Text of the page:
The association between low rates of adherence to medical treatments and poor health outcomes has been well documented, occurring even when the treatment under study was a placebo.1 Studies of adherence interventions should be of significant interest to those working with older adults, who are most likely to be on polypharmacy, yet such investigations are few when compared with the large number of trials for individual drugs and treatments.2 A recent issue of the British Medical Journal presents details of a study that investigated the effects of periodic telephone counselling by a pharmacist on medication compliance and mortality among community-dwelling patients on polypharmacy (>5 drugs).3
Recent evidence has shown that vaccination against influenza is effective in reducing the complications of influenza (pneumonia, hospitalization for influenza or pneumonia, and deaths due to influenza or pneumonia) for those 60 years and over living in long-term care facilities (LTCs) during periods of high viral circulation if the vaccine has a good match to the circulating strain. Vaccination was found to be similarly effective for those 60 and over living in the community. There is further evidence that health care workers should be vaccinated for their own benefit, as vaccination is demonstrably effective for healthy adults under 60, and most health professionals are under 60.There is some evidence that vaccination of these workers may provide additional protection for residents of LTCs from the complications of influenza. Influenza can be detected by rapid office-based tests and should be used when the pretest probability of influenza is less than 30%. The evidence suggests that oseltamivir and zanamivir are effective in reducing the symptoms of cases and reducing infections in households and contacts of cases.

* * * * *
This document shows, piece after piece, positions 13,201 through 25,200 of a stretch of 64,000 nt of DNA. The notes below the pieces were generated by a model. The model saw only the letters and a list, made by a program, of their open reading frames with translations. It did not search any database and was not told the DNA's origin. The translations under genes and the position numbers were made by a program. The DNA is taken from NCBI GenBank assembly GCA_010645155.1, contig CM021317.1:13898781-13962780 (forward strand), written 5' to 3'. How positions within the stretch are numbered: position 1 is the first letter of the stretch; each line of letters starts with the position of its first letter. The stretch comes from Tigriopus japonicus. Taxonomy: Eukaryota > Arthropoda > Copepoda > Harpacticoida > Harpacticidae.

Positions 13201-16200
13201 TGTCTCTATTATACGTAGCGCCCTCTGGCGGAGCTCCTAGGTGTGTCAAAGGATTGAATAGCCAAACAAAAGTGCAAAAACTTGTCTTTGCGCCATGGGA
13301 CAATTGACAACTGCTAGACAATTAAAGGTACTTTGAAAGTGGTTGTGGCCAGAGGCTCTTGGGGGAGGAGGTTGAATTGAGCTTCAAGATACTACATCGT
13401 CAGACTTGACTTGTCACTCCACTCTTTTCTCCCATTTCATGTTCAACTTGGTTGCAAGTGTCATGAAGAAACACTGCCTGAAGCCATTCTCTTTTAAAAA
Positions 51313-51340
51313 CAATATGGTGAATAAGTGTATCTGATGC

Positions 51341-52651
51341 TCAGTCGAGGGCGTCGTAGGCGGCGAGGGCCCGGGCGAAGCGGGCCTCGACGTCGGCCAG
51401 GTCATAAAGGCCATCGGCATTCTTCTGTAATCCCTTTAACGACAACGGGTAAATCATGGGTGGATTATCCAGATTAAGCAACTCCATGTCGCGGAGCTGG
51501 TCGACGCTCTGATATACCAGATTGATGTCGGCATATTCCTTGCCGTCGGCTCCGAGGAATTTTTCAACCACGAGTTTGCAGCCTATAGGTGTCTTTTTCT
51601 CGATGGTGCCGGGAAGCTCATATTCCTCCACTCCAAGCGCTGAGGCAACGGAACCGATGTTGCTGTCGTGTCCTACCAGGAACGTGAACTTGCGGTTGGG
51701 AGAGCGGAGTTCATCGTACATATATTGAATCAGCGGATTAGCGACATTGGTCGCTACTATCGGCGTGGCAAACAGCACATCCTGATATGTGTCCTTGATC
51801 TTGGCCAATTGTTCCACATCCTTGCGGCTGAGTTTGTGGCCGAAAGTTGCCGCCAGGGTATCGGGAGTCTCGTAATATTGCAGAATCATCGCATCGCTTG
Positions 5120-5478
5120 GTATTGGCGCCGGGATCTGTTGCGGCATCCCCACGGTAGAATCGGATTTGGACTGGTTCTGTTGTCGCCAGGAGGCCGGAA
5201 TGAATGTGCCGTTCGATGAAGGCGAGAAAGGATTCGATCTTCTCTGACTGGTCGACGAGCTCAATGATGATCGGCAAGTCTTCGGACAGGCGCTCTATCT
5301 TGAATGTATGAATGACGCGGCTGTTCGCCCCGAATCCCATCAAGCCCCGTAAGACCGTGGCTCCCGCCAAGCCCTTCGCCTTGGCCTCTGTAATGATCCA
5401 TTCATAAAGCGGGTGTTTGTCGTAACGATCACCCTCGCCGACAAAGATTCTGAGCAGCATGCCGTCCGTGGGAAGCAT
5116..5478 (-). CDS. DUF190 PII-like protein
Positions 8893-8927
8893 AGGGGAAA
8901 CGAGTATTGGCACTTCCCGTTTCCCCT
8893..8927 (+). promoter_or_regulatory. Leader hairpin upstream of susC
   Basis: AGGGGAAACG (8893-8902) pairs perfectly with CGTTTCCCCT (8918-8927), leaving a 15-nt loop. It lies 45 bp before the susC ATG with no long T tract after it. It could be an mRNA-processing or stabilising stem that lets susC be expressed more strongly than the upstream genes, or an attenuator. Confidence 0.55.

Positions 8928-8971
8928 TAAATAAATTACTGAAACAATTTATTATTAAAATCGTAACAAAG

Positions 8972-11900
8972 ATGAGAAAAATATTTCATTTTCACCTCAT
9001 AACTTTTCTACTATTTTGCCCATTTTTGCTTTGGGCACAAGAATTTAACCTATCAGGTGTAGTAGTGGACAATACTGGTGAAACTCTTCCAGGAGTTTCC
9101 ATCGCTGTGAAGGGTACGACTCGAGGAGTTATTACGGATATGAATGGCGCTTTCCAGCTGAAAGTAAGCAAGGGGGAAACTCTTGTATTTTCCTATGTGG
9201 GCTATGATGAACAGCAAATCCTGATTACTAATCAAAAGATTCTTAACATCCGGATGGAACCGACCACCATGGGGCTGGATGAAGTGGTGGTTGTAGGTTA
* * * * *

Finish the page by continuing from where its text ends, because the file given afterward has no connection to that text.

Keywords: influenza, older adults, vaccination, prevention of influenza, antivirals.
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